Published June 29, 2013
MOSCOW (AFP) – The All Blacks set up a quarter-final clash with defending champions Wales after surviving a scare against the United States on the second day of action in the IRB Rugby World Cup sevens on Saturday.
A cracking day's rugby saw South Africa, fired by exciting youngster Cheslin Kolbe and veteran Cecil Afrika, finish atop the seedings for the knock-out phase, a system unique to the World Cup based on points difference.
The South Africans blanked Japan (33-0) and Scotland (41-0), with no points against over the opening two days, and will now meet Fiji, who finished as one of the two best-placed runners-up behind Wales in Pool E.
Second-seeded Kenya, who hammered the Philippines 45-5 and Zimbabwe 31-5, will play France, for whom outstanding scrum-half Terry Bouhraoua took a drop-kick penalty to tie the scores at 17-17 against Pool A toppers Australia to qualify as the best runner-up.
England will play Australia in the final quarter-final on Sunday.
New Zealand had seen off Georgia 26-7 in the morning's pool play in stifling conditions with temperatures hovering around 33 degrees Celsius (91F) and high humidity, but met stiffer resistance from the United States.
Sherwin Stowers got the All Blacks off the mark, but his early try was cancelled out by Nick Edwards' fine solo effort and Matt Hawkins' touchdown a minute later.
Edwards crossed for a second from the kick-off for a shock 19-5 lead, but the Americans then conceded a penalty try, with Tim Mikkelson and David Raikuna also both scoring late on to wrap the match up at 26-19.
"The US played particularly well, and you can't play without the ball in this game - we didn't get any and when we did we made some uncharacteristic mistakes," said All Blacks coach Gordon Tietjens.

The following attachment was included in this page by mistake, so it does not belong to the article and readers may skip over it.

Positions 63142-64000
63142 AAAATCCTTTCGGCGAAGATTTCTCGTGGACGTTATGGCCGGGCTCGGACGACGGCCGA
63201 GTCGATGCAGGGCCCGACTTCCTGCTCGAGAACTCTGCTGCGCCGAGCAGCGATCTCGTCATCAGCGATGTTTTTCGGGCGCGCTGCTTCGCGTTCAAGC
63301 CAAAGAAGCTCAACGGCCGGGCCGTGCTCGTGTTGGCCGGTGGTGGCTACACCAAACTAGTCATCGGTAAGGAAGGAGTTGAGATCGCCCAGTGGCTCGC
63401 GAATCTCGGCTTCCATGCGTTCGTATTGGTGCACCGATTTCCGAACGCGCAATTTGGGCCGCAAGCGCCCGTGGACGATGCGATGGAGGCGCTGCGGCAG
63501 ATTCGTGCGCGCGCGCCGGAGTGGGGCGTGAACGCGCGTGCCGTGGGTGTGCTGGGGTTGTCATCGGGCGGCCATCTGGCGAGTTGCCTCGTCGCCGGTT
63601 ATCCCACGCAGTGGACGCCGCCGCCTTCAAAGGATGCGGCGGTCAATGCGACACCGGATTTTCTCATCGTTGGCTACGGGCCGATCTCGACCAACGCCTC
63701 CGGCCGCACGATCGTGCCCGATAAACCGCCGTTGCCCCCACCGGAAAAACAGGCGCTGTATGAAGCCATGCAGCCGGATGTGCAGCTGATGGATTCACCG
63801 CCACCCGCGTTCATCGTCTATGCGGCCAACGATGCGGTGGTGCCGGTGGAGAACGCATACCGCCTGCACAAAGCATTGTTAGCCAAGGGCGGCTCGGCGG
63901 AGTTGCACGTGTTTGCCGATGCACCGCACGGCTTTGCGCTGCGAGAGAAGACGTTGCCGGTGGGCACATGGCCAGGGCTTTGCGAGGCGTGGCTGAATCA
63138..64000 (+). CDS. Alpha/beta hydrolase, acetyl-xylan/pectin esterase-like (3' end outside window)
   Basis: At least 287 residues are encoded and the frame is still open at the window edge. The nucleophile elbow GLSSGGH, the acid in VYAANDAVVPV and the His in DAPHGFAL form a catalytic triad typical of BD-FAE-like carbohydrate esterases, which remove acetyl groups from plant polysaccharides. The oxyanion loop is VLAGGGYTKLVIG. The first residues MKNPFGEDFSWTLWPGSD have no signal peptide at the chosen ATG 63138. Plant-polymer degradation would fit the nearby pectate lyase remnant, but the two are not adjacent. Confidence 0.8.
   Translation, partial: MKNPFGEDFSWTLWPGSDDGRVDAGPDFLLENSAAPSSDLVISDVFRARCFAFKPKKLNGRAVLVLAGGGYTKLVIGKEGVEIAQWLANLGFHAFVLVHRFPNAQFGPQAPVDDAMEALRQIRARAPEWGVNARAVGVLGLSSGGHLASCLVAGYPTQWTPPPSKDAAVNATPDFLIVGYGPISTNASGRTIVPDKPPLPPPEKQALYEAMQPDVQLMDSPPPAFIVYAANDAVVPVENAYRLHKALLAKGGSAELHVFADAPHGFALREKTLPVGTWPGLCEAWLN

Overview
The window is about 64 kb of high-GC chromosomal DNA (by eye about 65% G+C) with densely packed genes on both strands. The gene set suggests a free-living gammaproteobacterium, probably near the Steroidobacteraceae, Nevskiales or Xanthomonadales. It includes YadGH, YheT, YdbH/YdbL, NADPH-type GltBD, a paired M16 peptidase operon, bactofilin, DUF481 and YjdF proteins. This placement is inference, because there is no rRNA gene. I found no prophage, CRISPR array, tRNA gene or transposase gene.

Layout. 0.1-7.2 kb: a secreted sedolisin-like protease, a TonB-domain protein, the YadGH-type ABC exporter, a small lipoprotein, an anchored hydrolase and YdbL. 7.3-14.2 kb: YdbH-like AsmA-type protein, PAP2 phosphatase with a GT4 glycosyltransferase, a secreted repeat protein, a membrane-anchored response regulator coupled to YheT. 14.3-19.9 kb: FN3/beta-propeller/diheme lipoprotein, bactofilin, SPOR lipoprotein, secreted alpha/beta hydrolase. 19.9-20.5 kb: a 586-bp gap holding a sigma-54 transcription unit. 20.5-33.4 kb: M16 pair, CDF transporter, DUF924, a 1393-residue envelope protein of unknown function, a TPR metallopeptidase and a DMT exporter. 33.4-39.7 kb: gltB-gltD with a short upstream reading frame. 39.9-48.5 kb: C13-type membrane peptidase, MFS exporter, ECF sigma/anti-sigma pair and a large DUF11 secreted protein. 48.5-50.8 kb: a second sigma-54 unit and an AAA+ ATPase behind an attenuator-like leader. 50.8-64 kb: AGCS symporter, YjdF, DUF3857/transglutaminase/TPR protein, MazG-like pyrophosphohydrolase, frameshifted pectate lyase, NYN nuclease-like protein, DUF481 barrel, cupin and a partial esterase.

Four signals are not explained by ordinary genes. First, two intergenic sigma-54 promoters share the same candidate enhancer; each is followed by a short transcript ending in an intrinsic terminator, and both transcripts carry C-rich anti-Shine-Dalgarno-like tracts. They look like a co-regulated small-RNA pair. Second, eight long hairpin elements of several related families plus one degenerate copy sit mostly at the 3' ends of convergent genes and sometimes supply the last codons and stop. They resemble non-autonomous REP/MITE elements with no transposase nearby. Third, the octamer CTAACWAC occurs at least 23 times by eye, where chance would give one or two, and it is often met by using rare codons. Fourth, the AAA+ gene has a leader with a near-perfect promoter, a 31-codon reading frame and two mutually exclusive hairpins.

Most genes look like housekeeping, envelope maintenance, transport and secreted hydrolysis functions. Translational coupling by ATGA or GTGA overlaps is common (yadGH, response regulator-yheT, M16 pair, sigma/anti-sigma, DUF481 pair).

"The guys are hurt, they like to pride themselves on good performances and we didn't put in one of those.
"We're still in the championship and there was a time in that game there when we might not have been there on Sunday," said Tietjens, bemoaning the seedings system which he claimed were skewed because of imbalanced pools.
Defending champs Wales pulled off a last-gasp victory over Fiji in their pool, but their small points differential saw them aligned with the All Blacks in the quarters as reward.
Samoa, the most experienced team in competition, and 2009 runners-up Argentina were the biggest losers on the day, and will have to make do with a spot in the second-tier competition.
England had put Hong Kong to the sword (38-7) but struggled against The Argentinians, who had previously been beaten 17-10 by Portugal.
"You can see in our preparation it is very different to the World Series," England coach Ben Ryan said of the IRB's global sevens circuit.
"They are desperate to try and emulate the guys that were their heroes 20 years ago (when England won). It means a huge amount."
A late try from replacement Michael Wanjala saw Kenya nip Samoa 17-12 for top spot in Pool C.
"They put in three professional performances, none more so than against Samoa who are the most experienced team here, full of stars," said Kenya coach Mike Friday.
"This gives us an opportunity now to come back in the quarter finals. The boys can now relax a little earlier, get the recovery right and they can smile, which is important to have that mental relief which the earlier you can get it the better."
The women's competition saw defending champions Australia in impressive form in posting easy wins against China (36-0), Ireland (22-5) and South Africa (29-0).
Arch-rivals New Zealand beat Tunisia (36-0), the Netherlands (41-0) and Canada (20-5) in similarly dominant fashion.